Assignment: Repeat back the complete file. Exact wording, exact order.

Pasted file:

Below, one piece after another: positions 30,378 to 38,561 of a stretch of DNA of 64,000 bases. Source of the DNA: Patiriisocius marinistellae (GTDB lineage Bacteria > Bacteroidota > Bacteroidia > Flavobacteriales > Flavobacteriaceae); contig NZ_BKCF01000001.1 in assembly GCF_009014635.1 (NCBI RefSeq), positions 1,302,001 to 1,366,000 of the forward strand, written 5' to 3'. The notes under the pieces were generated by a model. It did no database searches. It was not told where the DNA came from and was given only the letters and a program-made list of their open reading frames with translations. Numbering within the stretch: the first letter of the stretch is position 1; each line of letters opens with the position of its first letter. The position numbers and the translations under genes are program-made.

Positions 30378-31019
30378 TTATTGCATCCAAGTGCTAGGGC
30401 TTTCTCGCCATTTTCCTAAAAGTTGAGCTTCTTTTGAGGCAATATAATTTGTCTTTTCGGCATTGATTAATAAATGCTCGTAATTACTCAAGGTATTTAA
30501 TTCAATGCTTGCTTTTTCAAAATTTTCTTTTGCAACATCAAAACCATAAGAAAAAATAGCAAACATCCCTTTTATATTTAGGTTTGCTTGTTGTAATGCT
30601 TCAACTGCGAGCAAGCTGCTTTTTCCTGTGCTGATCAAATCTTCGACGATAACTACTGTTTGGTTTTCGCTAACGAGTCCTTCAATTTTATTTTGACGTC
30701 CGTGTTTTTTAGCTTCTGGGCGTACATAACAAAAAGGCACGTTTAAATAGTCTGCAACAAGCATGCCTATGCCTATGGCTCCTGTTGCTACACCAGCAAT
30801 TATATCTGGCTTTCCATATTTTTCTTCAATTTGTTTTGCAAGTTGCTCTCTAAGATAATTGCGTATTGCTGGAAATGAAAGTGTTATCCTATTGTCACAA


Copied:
Below, one piece after another: positions 30,378 to 38,561 of a stretch of DNA of 64,000 bases. Source of the DNA: Patiriisocius marinistellae (GTDB lineage Bacteria > Bacteroidota > Bacteroidia > Flavobacteriales > Flavobacteriaceae); contig NZ_BKCF01000001.1 in assembly GCF_009014635.1 (NCBI RefSeq), positions 1,302,001 to 1,366,000 of the forward strand, written 5' to 3'. The notes under the pieces were generated by a model. It did no database searches. It was not told where the DNA came from and was given only the letters and a program-made list of their open reading frames with translations. Numbering within the stretch: the first letter of the stretch is position 1; each line of letters opens with the position of its first letter. The position numbers and the translations under genes are program-made.

Positions 30378-31019
30378 TTATTGCATCCAAGTGCTAGGGC
30401 TTTCTCGCCATTTTCCTAAAAGTTGAGCTTCTTTTGAGGCAATATAATTTGTCTTTTCGGCATTGATTAATAAATGCTCGTAATTACTCAAGGTATTTAA
30501 TTCAATGCTTGCTTTTTCAAAATTTTCTTTTGCAACATCAAAACCATAAGAAAAAATAGCAAACATCCCTTTTATATTTAGGTTTGCTTGTTGTAATGCT
30601 TCAACTGCGAGCAAGCTGCTTTTTCCTGTGCTGATCAAATCTTCGACGATAACTACTGTTTGGTTTTCGCTAACGAGTCCTTCAATTTTATTTTGACGTC
30701 CGTGTTTTTTAGCTTCTGGGCGTACATAACAAAAAGGCACGTTTAAATAGTCTGCAACAAGCATGCCTATGCCTATGGCTCCTGTTGCTACACCAGCAAT
30801 TATATCTGGCTTTCCATATTTTTCTTCAATTTGTTTTGCAAGTTGCTCTCTAAGATAATTGCGTATTGCTGGAAATGAAAGTGTTATCCTATTGTCACAA